Georgia finishes off the season with a pair of games against purveyors of the triple option. Willie Fritz’s Georgia Southern Eagles travel to Athens this weekend, then the Bulldogs travel to an abandoned structure in Atlanta to take on Sir Jowls-a lot and his Georgia Tech Yellow Jackets. The prevailing wisdom is that scheduling Georgia Southern the week before Georgia Tech affords some sort of advantage for the Bulldog defense. The triple option is a novel attack, goes the old saw, and it helps to see it more than once to defend it. Playing this sort of "tune up" gets you ready for both the plays and the techniques (read: I’m going to crack your kneecap while my friend here grabs your jersey) that are employed in an option scheme.
Logically there’s something to this argument. Empirically the jury is still out. Georgia is 2-1 under Mark Richt when playing Georgia Southern before Clean, Old-Fashioned Hate. One of those wins occurred before Johnson brought his scheme to North Avenue. The loss occurred in 2008 and followed an open date. Georgia had opened up with the Eagles some three months prior, and the visitors from Staesboro were coached at the time by current Samford boss Chris Hatcher, whose Hal Mumme-influenced offense is about as far from the triple option as Bret Bielema is from Henry Kissinger.
It pains me to the bottom of my empiricist heart that I can’t point to direct evidence that playing GSU won’t help against Starfleet Academy. So I’m going to employ logic, and ask a probing question. Do you think Georgia’s defenders, many of whom saw the triple option last season, will learn more from playing against the Eagles than Paul Johnson, who knows his offense better than anyone on Earth, will learn from watching how they try to defend something like it?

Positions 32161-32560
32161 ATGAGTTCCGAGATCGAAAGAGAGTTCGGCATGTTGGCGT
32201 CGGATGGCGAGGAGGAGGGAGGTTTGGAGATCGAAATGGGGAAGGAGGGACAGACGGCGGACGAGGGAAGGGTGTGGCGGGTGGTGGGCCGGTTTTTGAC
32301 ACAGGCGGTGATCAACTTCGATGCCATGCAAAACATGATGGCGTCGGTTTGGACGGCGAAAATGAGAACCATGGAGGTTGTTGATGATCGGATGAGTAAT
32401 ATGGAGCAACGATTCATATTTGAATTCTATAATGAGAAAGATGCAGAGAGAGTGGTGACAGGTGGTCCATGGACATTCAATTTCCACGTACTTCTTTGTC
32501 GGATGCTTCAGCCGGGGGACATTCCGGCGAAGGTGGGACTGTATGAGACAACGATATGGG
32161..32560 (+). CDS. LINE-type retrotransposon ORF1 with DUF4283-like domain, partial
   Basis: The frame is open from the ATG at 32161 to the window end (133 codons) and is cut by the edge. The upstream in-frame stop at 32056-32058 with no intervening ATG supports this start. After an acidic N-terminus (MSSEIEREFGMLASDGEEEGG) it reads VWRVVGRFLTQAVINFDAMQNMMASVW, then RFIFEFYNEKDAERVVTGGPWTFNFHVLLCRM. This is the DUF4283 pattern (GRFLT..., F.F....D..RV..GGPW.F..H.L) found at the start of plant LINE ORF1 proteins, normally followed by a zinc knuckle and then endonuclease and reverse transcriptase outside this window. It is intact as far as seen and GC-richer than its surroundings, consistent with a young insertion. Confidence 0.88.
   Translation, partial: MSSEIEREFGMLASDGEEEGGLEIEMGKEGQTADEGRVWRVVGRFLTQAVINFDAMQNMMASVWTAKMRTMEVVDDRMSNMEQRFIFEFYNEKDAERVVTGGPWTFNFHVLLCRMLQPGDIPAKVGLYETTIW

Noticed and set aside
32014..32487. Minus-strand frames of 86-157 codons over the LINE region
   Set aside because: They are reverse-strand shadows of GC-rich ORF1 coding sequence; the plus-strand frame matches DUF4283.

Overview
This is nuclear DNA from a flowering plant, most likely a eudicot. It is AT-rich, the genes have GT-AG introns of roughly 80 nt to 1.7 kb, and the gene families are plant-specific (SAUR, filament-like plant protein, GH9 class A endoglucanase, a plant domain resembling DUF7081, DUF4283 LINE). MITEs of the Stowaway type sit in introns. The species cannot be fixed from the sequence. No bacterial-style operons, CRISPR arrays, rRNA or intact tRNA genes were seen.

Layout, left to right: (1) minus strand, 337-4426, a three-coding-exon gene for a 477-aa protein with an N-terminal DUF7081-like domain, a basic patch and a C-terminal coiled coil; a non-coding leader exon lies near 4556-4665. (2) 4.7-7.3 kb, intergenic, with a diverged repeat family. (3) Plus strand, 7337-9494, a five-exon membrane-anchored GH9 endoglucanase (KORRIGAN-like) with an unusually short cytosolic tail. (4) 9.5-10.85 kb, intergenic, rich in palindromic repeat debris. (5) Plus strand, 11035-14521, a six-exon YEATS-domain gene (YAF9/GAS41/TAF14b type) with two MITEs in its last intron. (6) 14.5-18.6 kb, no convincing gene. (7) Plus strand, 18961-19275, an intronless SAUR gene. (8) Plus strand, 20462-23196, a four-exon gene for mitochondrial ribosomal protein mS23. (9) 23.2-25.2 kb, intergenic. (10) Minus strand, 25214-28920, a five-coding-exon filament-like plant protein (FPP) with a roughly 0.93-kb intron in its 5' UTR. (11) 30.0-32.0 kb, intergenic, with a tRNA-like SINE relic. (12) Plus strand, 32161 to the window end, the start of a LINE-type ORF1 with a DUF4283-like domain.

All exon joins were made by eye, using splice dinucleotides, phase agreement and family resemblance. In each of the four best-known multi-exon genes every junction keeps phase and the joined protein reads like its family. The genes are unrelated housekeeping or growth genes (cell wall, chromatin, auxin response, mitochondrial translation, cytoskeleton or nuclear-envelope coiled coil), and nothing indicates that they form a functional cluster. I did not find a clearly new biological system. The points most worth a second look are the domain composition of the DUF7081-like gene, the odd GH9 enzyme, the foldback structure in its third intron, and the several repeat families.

I don’t. I think the Red and Black are about to give the Gnats a solid four quarters of film to digest on Sunday. I think Johnson’s going to get a better idea of which personnel matchups he likes and dislikes. I think he’s going to fake the looks Georgia Southern gives and then do something entirely different immediately afterwards. At some point eleven days hence, Johnson will grin at a "gotcha moment" made possible by the Bulldog defense doing exactly what they’ve been taught.
Here’s the thing. I’ve watched Johnson talk about his flexbone attack. I’ve heard him describe how versatile it is, how it allows him to camouflage his intensions even after the snap. I’m not saying the guy’s as much of a genius as Tech fans once made him out to be. But he’s smarter than some Georgia fans give him credit for.
The guy tasked with stopping him is no slouch either. Jeremy Pruitt’s unit is 10th in total defense nationally, yielding 302 yards per game. They’re 4th in passing defense, 9th best in third down defense, and ranked 6th in red zone defense. Some could argue based on the past couple of weeks results that whatever argument Pruitt may have had after the Florida game, and whoever he may have had it with, he should have blown his stack sooner. But Tracy Ham as my witness, I am still just a little nervous about this defense taking on a Georgia Tech offense truly committed to the run. Because if we’ve seen Georgia struggle to do anything defensively this season, it’s been stopping the run. Though even there the news isn’t horrible: the Red and Black are ranked 37th nationally against the run, yielding 139.6 yards per game on the ground, most of them seemingly to Josh Dobbs.
Maybe I’m being paranoid. Maybe our old friend depressive Kyle is squatting in my basement and his vibes are rubbing off. But either way, I tend to think Georgia is about to show Georgia Tech a lot more about the Georgia defense than Georgia Southern is about to show the Georgia defense about the Georgia Tech offense.